Japan is planning to roll out new anti-fraud measures to ensure accountability within its foreign aid operation, after bribery allegations rocked three of its country programs earlier this year, Devex has confirmed.
The anti-bribery mechanism will be rolled out in Vietnam first before potential adoption in Indonesia and Uzbekistan — the three countries where a private contractor has been accused of paying local officials roughly $780,000 to win development projects.
An official with Japan’s Ministry of Foreign Affairs clarified on Tuesday that the government will continue providing official development assistance to these countries, after the South China Morning Post suggested Japan was temporarily halting aid to Vietnam.
“It is not true that Japan stopped development assistance to Vietnam,” the Japanese official told Devex.
Talks between Vietnam and Japan are still in the early stages, he added, and no further details are available as of yet. The negotiations, however, will likely include specific responsibilities from Japan and the partner governments in cases of bribery.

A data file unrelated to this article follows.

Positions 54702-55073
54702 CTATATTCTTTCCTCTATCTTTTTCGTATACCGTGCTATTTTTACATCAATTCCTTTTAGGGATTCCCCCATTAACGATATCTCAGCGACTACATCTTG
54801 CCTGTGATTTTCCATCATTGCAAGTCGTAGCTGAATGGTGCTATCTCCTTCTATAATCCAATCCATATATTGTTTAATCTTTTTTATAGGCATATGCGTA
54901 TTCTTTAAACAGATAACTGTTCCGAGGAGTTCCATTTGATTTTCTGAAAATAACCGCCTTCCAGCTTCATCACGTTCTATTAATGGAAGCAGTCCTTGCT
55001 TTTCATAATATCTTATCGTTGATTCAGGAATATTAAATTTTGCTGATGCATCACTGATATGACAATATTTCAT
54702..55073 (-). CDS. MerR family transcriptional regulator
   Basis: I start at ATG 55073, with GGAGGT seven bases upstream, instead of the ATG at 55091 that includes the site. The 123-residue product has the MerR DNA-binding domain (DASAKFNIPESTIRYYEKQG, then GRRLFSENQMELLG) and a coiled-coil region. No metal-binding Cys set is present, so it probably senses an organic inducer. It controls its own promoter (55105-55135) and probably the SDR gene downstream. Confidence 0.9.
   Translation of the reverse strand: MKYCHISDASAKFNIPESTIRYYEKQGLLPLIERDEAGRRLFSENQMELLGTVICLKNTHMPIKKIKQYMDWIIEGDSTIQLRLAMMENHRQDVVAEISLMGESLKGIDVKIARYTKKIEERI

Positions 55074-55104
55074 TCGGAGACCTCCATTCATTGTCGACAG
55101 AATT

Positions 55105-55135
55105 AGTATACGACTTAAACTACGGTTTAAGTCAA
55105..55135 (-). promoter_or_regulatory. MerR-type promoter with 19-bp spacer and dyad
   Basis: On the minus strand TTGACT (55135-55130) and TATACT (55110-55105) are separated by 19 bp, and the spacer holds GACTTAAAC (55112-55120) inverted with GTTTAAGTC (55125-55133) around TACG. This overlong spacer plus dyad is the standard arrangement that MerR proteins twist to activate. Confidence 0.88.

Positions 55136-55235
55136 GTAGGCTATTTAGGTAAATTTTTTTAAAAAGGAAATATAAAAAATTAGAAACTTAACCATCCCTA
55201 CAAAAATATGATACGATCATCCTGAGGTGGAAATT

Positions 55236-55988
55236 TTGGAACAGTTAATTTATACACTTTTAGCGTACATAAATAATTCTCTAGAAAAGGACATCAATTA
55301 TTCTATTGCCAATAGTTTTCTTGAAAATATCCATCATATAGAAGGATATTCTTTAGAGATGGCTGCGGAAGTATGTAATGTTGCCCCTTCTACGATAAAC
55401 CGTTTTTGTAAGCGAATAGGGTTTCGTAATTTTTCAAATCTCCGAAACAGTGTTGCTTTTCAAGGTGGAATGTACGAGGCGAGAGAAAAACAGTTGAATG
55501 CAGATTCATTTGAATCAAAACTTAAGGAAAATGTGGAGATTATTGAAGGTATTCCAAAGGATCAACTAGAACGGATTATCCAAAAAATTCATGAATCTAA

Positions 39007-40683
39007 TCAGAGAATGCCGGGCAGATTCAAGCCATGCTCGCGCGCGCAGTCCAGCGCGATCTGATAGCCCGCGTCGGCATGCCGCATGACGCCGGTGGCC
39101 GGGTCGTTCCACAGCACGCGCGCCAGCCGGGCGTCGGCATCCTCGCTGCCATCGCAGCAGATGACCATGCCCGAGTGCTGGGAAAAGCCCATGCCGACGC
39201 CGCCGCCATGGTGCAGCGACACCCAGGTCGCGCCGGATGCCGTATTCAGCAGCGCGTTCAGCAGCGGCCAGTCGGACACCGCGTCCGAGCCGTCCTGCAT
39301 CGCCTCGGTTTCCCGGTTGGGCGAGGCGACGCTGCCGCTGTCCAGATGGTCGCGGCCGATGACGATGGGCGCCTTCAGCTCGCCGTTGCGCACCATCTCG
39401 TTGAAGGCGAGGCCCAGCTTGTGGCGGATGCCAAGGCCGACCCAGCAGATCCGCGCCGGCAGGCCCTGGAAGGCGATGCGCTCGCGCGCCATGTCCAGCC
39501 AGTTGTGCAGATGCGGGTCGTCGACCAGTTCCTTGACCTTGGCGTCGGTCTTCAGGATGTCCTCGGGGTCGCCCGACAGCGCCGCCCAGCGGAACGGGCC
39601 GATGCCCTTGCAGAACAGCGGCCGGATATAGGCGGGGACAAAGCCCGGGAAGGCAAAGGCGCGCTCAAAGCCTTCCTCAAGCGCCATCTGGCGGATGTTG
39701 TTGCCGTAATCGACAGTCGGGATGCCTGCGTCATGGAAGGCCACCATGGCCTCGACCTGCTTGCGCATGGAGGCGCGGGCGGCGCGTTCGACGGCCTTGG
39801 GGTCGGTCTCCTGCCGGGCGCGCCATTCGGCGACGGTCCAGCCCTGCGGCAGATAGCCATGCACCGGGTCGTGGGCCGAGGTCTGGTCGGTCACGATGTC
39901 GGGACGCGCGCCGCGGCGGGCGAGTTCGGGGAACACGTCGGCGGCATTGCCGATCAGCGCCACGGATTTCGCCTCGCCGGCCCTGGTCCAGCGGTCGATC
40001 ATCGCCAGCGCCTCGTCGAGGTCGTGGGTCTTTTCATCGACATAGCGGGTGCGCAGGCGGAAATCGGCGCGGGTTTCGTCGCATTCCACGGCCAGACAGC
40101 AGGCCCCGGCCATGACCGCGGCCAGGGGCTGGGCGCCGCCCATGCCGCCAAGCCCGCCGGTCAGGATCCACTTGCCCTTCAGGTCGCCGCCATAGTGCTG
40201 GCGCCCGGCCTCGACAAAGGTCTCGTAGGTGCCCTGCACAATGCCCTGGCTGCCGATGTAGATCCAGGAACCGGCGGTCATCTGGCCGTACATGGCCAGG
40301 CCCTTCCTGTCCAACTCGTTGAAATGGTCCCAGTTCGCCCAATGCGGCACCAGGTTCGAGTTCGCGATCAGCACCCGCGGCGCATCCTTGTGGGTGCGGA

Government officials from the two nations met “the other day” and talks will continue at the end of the month, the Japanese government employee told Devex. Similar talks with counterparts from Uzbekistan and Indonesia will likely start in the next couple of days, the official said.
The bribery allegations against Japan Transportation Consultants were first reported in March. The following month, the company told Devex that a third-party committee of “independent lawyers” had been set up to conduct a “thorough investigation into the matter.”
“We will inform all concerned parties of these results once the committee has officially published its findings and recommendation,” Keiko Hanajima of JTC’s international administrative department said at the time.
The findings have not been shared yet, a company spokesperson told Devex on Tuesday.